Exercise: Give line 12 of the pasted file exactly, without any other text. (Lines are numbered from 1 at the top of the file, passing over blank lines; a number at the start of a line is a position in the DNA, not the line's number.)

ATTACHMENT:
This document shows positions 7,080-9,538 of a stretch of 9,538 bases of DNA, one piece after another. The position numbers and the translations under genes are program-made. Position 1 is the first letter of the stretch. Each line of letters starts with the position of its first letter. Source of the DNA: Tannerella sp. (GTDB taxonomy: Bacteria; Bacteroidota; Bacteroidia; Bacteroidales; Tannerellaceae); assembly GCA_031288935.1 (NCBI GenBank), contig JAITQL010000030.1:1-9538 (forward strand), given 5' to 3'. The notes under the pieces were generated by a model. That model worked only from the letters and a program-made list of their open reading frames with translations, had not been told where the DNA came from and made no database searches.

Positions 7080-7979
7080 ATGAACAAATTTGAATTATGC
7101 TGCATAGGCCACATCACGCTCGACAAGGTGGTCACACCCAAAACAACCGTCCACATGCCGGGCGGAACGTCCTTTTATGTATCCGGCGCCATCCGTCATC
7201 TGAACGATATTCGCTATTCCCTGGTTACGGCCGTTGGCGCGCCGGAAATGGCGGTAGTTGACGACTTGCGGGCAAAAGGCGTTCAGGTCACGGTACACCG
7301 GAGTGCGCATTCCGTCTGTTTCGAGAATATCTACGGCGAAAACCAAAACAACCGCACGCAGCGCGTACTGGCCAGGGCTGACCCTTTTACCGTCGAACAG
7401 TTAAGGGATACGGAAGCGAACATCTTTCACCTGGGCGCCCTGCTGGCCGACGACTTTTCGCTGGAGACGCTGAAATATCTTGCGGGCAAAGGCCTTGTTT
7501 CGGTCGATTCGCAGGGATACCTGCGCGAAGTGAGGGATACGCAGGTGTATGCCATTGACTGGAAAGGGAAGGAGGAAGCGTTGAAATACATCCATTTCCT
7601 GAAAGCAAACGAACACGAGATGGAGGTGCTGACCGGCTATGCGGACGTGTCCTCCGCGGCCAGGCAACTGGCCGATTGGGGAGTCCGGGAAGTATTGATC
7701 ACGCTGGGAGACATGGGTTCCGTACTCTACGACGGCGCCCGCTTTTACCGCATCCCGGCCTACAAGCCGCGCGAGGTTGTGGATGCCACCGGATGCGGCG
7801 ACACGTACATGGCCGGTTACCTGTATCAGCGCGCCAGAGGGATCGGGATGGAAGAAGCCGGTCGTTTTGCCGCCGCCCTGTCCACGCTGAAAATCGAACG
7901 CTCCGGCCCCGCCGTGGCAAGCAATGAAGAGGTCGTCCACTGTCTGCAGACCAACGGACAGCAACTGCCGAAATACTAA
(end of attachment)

7901 CTCCGGCCCCGCCGTGGCAAGCAATGAAGAGGTCGTCCACTGTCTGCAGACCAACGGACAGCAACTGCCGAAATACTAA